Intel today announced its Xeon E7 v2 line of processors featuring the industry's largest memory support (1.5TB per socket versus 1TB per socket delivered by alternative architectures), which enables the chips to rapidly analyze large data sets and deliver real-time insights based on a vast amount of diverse data. The processors are intended for mission critical computing chores.
New Haswell processors may arrive a month ahead of schedule
It seems like we hear something new everyday by hanging around the CPU rumor mill. Once again, Intel is at the center of speculation, though instead of talking about delays, rumor has it the Santa Clara chip maker is planning to launch its refreshed Haswell line a month early. That means new Haswell processors could appear just a few weeks from now, in April, rather than May as originally planned.
A Broadwell delay isn't what the PC industry needs
It was last October when Intel CEO Brian Krzanich said a "defect density issue" was negatively affecting yields, prompting the Santa Clara chip maker to delay its 14nm Broadwell launch by a quarter. Production was to begin in the first quarter of 2014, though there's a rumor going around that Intel might postpone Broadwell's big debut to the fourth quarter of this year. Is that really the case?
New chip from ARM takes aim at smartphones, tablets, smart TVs, and more
ARM on Tuesday added to its mobile arsenal by announcing its Cortex-A17 processor, a mid-range part the company hopes will find its way into a number of different devices. According to ARM, the Cortex-A17 boasts a 60 percent performance uplift over Cortex-A9 processors, making it the fastest mid-range solution available. ARM also claims that it offers superior efficiency.
Ivytown will slip into Intel's Xeon E7 chip family
Intel's codenames for processors sound like directions someone might give you if you get lost in the country. Take a wrong turn off of I64 in West Virginia, for example, and you might be told that Ivytown is on the other side of Ivy Bridge, not to be confused with Sandy Bridge. In reality, Ivytown is Intel's codename for an upcoming 15-core Xeon processor based on Ivy Bridge and designed for high-end servers.
AMD's foray into ARM-based server SoCs begins with the Opteron A Series
A milestone has been reached in Sunnyvale less than a month into 2014. Chip designer AMD formally introduced its first 64-bit ARM-based server system-on-chip (SoC) previously codenamed "Seattle" and now called Opteron A1100. The chip is fabricated using a 28-nanometer process technology and is the first of its kind from an established server vendor. Along with the new SoC, AMD also unveiled a new development platform intended to make software design on the Opteron A1100 Series quick and easy.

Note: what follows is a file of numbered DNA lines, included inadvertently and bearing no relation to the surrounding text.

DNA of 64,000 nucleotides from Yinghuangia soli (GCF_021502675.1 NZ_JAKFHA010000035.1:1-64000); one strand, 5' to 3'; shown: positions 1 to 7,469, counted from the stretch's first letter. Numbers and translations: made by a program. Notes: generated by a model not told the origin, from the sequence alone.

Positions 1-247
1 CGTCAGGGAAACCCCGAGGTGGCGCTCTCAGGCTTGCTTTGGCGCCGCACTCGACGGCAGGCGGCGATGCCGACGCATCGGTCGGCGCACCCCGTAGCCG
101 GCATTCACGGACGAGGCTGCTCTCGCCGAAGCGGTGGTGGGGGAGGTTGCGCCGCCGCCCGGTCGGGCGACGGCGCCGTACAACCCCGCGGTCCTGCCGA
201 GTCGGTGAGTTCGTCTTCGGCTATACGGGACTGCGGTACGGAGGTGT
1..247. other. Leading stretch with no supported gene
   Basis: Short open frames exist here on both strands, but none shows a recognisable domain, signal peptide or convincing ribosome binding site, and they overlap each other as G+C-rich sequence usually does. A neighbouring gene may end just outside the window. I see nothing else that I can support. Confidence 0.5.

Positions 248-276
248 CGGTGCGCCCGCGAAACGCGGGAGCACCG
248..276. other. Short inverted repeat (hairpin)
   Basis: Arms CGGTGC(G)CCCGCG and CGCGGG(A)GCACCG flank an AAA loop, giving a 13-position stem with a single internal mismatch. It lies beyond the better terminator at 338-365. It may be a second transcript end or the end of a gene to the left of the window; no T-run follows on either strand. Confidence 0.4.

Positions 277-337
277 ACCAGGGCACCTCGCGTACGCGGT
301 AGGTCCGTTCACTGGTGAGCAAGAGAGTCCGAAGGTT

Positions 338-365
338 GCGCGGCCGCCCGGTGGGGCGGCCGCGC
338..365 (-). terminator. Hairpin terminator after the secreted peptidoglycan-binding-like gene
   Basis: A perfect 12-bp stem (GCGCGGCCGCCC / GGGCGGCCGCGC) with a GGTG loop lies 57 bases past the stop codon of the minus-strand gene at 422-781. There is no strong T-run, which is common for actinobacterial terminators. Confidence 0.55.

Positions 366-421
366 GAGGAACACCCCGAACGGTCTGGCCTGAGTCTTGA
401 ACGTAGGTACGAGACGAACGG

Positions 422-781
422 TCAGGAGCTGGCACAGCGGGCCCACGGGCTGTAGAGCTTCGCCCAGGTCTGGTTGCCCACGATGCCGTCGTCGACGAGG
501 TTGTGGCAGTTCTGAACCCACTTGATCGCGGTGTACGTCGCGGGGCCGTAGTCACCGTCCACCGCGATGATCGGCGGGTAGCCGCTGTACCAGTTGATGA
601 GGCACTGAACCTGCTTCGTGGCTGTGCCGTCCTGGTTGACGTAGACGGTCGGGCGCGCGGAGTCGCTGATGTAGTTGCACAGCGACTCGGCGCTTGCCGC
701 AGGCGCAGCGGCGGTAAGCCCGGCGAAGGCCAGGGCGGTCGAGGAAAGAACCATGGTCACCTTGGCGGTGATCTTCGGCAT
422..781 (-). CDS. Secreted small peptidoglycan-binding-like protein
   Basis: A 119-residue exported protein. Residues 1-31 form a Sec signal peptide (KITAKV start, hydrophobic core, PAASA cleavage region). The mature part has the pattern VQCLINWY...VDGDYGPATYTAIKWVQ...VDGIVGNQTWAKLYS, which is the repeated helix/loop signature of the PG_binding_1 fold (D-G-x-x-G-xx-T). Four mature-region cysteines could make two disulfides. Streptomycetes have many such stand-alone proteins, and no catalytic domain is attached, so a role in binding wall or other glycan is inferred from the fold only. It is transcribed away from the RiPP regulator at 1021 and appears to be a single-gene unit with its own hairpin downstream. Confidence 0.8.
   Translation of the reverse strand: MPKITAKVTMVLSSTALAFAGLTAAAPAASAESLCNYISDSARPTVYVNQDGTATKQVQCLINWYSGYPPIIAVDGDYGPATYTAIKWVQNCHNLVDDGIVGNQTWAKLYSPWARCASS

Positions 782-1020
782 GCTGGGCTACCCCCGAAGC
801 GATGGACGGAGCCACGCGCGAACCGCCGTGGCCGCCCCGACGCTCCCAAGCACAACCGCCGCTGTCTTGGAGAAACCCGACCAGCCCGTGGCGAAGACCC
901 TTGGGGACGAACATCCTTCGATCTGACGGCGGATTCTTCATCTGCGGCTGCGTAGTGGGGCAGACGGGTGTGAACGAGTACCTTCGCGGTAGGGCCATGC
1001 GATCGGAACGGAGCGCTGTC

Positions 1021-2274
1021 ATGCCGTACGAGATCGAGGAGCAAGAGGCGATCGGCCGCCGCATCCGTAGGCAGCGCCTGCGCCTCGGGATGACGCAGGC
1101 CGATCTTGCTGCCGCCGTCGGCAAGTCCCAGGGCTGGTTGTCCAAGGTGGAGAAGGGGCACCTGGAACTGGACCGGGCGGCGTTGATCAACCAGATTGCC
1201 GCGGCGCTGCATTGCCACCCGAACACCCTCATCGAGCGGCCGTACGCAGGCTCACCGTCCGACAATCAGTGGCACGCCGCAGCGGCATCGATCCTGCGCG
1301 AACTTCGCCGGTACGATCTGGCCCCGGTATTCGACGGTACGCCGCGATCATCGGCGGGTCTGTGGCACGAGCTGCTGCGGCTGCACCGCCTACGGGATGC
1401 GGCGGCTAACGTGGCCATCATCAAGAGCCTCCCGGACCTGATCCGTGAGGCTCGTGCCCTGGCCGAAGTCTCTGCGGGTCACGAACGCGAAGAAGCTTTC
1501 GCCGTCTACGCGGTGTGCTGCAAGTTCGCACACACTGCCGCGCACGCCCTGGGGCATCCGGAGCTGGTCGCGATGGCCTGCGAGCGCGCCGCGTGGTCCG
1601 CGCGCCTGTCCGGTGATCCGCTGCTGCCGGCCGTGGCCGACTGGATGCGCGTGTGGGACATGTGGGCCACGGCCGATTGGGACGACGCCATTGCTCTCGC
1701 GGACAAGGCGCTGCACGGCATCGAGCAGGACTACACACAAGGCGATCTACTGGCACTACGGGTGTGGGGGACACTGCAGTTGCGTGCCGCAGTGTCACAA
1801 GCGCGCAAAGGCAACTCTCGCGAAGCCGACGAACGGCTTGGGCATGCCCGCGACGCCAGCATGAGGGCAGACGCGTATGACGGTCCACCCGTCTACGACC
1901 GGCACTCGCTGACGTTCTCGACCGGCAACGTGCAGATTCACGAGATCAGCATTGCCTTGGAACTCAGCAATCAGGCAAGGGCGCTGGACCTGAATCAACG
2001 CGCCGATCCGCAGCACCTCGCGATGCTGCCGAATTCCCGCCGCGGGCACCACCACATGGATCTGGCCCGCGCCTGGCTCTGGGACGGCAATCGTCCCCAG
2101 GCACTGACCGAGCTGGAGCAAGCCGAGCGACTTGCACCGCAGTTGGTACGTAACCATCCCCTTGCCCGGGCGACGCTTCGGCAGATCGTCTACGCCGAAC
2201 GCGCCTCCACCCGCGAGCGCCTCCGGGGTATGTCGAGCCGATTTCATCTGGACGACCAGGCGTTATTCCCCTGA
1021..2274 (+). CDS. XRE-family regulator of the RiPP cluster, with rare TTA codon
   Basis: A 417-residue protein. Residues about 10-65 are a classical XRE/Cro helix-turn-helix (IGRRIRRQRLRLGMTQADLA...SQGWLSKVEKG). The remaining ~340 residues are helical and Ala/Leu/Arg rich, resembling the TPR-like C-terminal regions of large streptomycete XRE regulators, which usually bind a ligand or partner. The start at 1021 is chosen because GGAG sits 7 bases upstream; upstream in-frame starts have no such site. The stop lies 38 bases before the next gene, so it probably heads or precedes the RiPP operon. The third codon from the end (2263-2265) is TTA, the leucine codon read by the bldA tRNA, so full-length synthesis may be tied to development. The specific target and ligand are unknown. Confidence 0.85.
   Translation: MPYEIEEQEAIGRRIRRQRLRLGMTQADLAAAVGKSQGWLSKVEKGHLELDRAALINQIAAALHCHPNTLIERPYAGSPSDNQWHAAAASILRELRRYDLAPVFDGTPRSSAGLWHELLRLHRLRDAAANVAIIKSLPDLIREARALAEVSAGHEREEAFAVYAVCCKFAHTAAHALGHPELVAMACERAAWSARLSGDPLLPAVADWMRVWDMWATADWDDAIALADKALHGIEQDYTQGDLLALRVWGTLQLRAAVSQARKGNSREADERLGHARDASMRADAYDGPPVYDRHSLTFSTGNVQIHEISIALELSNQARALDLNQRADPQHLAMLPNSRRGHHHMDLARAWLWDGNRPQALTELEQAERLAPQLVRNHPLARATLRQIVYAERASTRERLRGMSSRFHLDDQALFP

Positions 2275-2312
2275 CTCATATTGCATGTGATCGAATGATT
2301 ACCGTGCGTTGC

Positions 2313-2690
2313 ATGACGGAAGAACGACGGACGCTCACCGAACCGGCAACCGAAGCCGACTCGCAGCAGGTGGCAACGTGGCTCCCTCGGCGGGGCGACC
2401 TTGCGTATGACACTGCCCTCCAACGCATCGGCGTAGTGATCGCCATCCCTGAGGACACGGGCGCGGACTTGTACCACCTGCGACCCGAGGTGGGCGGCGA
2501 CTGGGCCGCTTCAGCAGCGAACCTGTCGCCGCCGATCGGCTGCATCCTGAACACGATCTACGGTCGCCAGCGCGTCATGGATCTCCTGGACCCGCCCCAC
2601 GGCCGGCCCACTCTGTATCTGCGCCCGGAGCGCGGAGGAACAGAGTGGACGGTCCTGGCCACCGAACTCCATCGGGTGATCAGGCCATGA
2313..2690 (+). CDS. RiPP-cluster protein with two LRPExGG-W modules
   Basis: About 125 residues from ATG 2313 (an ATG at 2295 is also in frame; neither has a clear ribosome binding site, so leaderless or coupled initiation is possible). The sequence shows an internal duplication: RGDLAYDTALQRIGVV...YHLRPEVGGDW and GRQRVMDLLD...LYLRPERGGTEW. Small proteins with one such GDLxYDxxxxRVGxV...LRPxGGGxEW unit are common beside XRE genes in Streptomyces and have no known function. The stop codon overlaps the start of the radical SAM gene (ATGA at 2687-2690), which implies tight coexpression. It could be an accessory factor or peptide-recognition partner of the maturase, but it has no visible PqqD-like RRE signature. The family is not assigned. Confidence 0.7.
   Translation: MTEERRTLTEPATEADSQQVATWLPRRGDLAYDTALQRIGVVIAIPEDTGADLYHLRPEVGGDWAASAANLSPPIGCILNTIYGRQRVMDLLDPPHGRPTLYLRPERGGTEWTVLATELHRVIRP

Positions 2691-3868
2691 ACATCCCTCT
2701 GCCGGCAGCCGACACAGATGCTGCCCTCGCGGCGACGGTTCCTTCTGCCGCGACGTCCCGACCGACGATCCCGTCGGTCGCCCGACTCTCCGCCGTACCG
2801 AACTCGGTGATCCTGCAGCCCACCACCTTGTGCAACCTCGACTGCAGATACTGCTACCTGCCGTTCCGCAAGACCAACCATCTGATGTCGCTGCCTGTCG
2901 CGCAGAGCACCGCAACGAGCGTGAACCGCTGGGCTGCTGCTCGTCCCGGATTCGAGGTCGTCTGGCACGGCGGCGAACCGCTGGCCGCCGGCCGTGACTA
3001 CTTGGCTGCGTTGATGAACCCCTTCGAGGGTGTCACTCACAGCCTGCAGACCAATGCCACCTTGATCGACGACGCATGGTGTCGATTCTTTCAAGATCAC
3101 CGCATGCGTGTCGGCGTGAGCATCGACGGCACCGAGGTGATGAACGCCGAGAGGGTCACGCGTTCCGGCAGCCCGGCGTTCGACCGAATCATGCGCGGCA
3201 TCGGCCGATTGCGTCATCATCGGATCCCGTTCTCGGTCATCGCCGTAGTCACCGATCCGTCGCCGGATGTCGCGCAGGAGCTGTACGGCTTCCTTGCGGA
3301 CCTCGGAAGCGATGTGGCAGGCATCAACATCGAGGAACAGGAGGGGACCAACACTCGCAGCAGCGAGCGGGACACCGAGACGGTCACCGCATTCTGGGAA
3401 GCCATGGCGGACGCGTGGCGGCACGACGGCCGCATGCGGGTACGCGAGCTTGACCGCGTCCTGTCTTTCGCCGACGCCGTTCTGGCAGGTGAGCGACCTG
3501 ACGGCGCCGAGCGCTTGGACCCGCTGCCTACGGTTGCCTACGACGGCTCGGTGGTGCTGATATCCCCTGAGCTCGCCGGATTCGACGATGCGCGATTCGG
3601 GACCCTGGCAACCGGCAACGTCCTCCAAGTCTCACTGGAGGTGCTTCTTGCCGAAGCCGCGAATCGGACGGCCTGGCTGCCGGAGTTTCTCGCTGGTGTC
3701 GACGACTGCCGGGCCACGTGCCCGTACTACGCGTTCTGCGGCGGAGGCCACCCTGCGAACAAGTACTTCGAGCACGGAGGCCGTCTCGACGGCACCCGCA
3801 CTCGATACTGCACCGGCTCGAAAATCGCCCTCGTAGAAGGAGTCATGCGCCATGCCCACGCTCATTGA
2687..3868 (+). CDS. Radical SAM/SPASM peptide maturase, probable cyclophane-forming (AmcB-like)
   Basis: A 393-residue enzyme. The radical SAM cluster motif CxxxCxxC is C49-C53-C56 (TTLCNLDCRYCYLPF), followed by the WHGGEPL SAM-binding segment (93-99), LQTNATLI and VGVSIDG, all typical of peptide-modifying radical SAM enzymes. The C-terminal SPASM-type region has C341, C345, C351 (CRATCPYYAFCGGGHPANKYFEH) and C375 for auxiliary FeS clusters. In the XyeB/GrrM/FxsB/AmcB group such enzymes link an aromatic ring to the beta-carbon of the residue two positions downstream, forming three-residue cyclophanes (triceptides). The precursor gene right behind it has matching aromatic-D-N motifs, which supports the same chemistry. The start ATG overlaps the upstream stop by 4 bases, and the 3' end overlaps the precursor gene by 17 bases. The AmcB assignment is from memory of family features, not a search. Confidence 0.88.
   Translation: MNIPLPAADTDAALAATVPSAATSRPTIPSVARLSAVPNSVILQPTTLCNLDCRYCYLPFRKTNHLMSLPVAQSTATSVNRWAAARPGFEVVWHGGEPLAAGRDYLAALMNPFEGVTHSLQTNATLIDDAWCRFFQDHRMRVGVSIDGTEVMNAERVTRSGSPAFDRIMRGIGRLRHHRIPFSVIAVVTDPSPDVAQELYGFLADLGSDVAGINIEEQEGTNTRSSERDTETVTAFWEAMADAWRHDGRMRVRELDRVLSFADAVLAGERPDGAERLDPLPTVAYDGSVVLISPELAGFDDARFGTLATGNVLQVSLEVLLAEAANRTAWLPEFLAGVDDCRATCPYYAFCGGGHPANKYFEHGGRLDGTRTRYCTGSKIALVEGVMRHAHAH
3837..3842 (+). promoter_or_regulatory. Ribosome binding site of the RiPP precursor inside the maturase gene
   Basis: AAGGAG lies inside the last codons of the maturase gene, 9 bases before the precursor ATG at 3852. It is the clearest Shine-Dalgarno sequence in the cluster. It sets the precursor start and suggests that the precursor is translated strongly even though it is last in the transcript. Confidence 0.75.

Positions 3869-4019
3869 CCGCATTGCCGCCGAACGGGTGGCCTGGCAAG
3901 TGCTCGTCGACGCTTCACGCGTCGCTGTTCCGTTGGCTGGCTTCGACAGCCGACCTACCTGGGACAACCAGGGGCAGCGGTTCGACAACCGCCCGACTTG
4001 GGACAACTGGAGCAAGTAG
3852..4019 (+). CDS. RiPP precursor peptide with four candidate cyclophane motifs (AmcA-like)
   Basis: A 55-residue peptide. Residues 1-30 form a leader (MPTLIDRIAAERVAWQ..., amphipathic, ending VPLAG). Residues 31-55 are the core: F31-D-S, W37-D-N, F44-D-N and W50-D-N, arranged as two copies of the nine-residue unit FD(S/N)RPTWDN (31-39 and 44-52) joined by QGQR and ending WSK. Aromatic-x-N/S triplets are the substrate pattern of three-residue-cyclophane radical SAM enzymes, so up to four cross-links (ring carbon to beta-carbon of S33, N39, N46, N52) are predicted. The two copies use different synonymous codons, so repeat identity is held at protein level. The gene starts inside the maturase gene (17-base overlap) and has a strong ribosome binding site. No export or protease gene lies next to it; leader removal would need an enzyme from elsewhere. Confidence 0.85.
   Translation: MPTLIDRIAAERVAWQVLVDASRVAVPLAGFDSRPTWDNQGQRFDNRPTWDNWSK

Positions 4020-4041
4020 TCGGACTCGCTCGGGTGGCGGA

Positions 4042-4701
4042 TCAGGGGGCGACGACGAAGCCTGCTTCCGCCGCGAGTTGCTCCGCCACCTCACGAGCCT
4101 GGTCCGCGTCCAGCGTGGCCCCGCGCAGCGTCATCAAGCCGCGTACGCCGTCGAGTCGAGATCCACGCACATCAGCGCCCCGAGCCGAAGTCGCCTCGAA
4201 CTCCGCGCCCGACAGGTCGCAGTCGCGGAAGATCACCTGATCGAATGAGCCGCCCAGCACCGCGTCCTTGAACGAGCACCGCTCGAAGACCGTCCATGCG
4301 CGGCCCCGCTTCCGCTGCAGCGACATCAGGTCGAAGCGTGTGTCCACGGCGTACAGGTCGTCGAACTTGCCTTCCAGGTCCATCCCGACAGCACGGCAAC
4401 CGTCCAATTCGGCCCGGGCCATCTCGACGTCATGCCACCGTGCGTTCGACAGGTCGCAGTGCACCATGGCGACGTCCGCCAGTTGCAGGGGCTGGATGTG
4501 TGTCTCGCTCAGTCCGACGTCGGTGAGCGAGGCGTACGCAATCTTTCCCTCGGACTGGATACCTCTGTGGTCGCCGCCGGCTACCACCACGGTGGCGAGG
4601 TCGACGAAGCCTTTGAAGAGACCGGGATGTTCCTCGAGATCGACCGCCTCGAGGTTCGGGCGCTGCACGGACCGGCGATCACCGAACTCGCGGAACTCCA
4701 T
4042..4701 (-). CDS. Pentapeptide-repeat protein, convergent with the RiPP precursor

AMD just fleshed out its Opteron 6300 Series of server processors with a pair of new chips, one of which is a 12-core part and the other a 16-core offering. These additions to what AMD calls "Warshaw" are intended for enterprise applications and feature AMD's "Piledriver" core architecture. They're also fully socket and software compatible with the existing Opteron 6300 Series.
The big news in processors today is the official launch of AMD's Kaveri APUs with Radeon R7 graphics, but if you'd rather wait to see what Intel has up its sleeve, you'll have to get cozy for a few months. Word on the web is that Intel is preparing to refresh its Haswell processor line with nearly two dozen new CPUs sometime in the second quarter of 2014, likely starting in May.
The boys and girls at AMD officially launched the company's 2014 A-Series Accelerated Processing Units (APUs) with integrated Radeon R7 graphics. You know the parts by their codename "Kaveri," which AMD says is representative of a major architecture improvement. Kaveri sports completely redesigned cores, new Heterogeneous System Architecture (HSA) features, new accelerators, and enhanced power management on a new 28nm manufacturing process.
Things you need to know to become a PC hardware expert
Knowledge is power, and when it comes to PCs that’s especially true, because only by knowing how your components’ specs actually affect performance can you get the maximum power you need for the type of computing you do—and avoid being seduced by features that sound impressive on the box but won’t do squat to improve your experience. Knowing your stuff has other benefits, too. An in-depth understanding of what makes all your parts tick enables you to better troubleshoot problems, upgrade in ways that make sense, and converse with other nerds in your own secret language. Turn the page to begin your crash course in PC spec-speak.
Note: This article was originally featured in the August 2013 issue of the magazine.